Nancy—the leader of my Dangerous Women group—gave us an assignment in December: Ask the Lord to reveal to you a personal theme for the upcoming year.
I noticed on Facebook that several men and women I knew were doing something like this. I saw words like rest and hope and I thought, “This could be really cool.”
So I asked the Lord what my theme for 2011 might be. I struggled with the interaction at first. So I told the Lord, “This is really confusing.” And I feel like I heard him say, “That’s it. Your word is confusion.”
And my response was, “Really?!! Confusion? That doesn’t sound very desirable. Let alone spiritual.”
And so we went on, the Lord and I, back and forth, for almost a month. But the word confusion loomed so large in my mind I didn’t see how it could be anything else. Confusion it was.
About a week later I read a quote about the mysterious nature of God and I thought, “You know, mystery and confusion are kind of cousins. Confusion carries the idea of an internal struggle, while mystery seems to imply more of a rest or acceptance. Maybe my theme was supposed to be mystery?”
Plus, mystery sounded a lot more spiritual than confusion.
I settled on adding mystery to confusion instead of replacing the one with the other. It’s been interesting to see where those themes come up in my life now that I’m looking for them. This quote from Larry Crabb’s 66 Love Letters popped out at me this week. (It’s written as though God were talking to one of His followers):
“Never ignore your struggle with how I do things. Ask every question that rises in your heart as you live in this world. But prepare yourself to struggle even more with My response. You must stumble in confusion before you dance with joy.”
God doesn’t often give me the answers I want. He doesn’t have to explain Himself to me or anyone else. The longer I walk with God, the more mysterious and confusing He becomes. There are fewer things I know for sure. I have to walk more and more by faith.
When I experience the confusion and mystery of God, my first temptation is to try to figure it all out, to organize God into a box. Or when that becomes overwhelming (because it’s impossible) I simply want to shut down, tune out, escape.
But I think real growth means engaging in the struggle of confusion, and embracing the mystery, even when it makes me feel out of control.
When I teach my kids about God I have to be very careful.
When my 7-year-old asks questions like, “Well, why did God even create Satan and hell in the first place?” I could give my son the “correct” theological response. But what he’s really asking is, “Isn’t God supposed to be good? And powerful? And wise? Why would He do it that way?”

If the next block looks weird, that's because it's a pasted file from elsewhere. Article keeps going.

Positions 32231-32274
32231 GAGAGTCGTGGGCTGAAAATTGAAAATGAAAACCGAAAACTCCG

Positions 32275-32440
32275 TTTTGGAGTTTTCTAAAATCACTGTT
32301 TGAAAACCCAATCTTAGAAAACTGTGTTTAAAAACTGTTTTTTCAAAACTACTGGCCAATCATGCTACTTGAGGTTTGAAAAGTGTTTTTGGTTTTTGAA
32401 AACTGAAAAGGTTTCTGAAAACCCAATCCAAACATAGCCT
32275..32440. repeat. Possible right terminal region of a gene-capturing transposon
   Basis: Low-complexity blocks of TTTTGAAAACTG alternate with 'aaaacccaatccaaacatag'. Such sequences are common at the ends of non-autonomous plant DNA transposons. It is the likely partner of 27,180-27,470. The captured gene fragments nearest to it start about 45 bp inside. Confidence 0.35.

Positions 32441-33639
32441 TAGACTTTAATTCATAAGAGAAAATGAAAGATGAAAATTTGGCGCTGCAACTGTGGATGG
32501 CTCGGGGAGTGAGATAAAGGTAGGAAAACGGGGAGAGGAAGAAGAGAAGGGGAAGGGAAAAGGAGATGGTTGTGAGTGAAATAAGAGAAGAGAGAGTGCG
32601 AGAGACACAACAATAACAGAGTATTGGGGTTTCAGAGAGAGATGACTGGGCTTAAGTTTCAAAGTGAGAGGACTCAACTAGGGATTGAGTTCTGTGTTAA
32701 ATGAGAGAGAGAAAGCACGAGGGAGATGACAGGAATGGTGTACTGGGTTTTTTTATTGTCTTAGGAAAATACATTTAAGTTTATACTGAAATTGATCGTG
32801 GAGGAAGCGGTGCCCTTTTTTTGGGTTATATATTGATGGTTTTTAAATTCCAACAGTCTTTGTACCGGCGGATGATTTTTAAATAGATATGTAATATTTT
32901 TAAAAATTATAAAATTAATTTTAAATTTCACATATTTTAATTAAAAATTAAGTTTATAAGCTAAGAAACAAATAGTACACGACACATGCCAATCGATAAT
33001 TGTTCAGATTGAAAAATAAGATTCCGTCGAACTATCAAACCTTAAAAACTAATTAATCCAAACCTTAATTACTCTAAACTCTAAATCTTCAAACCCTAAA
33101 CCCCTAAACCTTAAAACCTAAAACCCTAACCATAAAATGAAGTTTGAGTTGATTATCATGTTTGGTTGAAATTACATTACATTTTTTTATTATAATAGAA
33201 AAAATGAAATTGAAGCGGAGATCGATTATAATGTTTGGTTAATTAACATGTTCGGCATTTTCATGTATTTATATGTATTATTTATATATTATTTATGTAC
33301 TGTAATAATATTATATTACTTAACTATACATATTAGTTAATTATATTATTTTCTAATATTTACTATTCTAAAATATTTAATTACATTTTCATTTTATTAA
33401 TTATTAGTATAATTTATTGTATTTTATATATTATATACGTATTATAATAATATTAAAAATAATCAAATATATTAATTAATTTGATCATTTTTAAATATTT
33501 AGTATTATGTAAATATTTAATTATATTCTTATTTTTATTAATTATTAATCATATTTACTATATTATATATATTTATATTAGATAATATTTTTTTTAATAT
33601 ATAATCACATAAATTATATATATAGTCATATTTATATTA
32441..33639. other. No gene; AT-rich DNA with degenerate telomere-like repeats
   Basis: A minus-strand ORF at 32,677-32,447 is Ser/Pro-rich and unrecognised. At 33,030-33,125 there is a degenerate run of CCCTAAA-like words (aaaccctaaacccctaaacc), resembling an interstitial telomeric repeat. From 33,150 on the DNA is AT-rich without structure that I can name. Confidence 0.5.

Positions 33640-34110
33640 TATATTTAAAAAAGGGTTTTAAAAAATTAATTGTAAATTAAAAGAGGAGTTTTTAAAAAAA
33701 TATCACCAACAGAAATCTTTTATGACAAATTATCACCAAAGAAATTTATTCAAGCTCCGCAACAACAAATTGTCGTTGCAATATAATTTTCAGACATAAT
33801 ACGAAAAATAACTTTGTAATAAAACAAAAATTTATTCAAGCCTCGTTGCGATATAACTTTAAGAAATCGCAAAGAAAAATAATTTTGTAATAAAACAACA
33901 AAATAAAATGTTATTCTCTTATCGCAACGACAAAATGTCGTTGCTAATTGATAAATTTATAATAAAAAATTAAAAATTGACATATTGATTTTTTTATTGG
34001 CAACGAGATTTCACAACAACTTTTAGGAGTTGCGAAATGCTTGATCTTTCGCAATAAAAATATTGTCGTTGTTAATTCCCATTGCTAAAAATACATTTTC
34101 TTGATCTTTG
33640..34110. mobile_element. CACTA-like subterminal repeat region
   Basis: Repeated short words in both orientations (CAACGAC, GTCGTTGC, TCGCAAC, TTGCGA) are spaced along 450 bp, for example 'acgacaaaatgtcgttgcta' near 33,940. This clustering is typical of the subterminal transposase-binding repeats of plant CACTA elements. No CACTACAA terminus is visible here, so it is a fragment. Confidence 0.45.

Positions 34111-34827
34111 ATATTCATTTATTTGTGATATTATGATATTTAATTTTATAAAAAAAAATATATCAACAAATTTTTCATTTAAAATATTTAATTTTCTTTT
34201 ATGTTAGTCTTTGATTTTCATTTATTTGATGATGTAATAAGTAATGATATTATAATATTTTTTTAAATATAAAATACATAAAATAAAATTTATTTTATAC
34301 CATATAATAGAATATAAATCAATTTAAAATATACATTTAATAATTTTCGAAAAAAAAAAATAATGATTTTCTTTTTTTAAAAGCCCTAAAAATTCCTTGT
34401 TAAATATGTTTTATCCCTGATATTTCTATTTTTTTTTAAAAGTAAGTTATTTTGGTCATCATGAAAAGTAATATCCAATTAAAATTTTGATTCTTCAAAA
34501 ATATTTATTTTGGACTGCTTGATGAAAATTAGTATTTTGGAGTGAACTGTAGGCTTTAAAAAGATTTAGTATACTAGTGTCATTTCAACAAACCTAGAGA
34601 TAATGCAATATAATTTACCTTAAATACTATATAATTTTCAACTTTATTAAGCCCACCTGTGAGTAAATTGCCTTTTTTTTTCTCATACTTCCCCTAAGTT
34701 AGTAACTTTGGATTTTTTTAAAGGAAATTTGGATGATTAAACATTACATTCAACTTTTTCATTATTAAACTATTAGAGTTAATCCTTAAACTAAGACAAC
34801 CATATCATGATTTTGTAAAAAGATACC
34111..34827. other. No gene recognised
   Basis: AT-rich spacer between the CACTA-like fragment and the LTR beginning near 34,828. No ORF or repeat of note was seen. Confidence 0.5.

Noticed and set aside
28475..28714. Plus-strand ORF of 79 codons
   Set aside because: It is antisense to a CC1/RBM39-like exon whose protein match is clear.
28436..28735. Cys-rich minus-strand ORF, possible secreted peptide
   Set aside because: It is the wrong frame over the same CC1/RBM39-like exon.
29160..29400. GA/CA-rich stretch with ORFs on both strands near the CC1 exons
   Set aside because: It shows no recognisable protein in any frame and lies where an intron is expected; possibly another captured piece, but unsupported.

He’s engaging in the struggle. He’s asking the questions we all ask.
“Why didn’t He…?”
“Why couldn’t I…?”
“Why won’t He…?”
“Why do I have to…?”
The real answer to these questions is, “I don’t know.”
Sometimes we like to pretend we understand God and how He works. We tell a neat story about how we can see why God did such and such in our past…how it all makes sense now. But the truth is we still don’t really know the answer to the question, “Why?”
Only God knows. And He is mysterious and confusing.
In Harry Potter and the Order of the Phoenix (which I’m presently reading), Harry is engaging in the struggle. He doesn’t understand why Dumbledore—the good and wise wizard leader—is making the decisions he is. Why does Harry have to stay with his awful aunt and uncle during the summer break? Why won’t Dumbledore answer his questions, or comfort him in his time of need? Why didn’t Dumbledore appoint him to the role of prefect, but chose Ron and Hermione instead?
When he asks Mrs. Weasley one of these questions, she replies, “Dumbledore must have had his reasons.”
Harry: Asking the questions, walking forward through doubt and anger and fear and loneliness. He’s tempted to turn away, but he doesn’t quite. Maybe because he has nowhere else to go.
Mrs. Weasley: Resting in her knowledge and experience in Dumbledore’s past wisdom, goodness, and power, and following him even when she doesn’t understand him.
Engaging with the confusion. Embracing the mystery.
It could be quite a year ahead.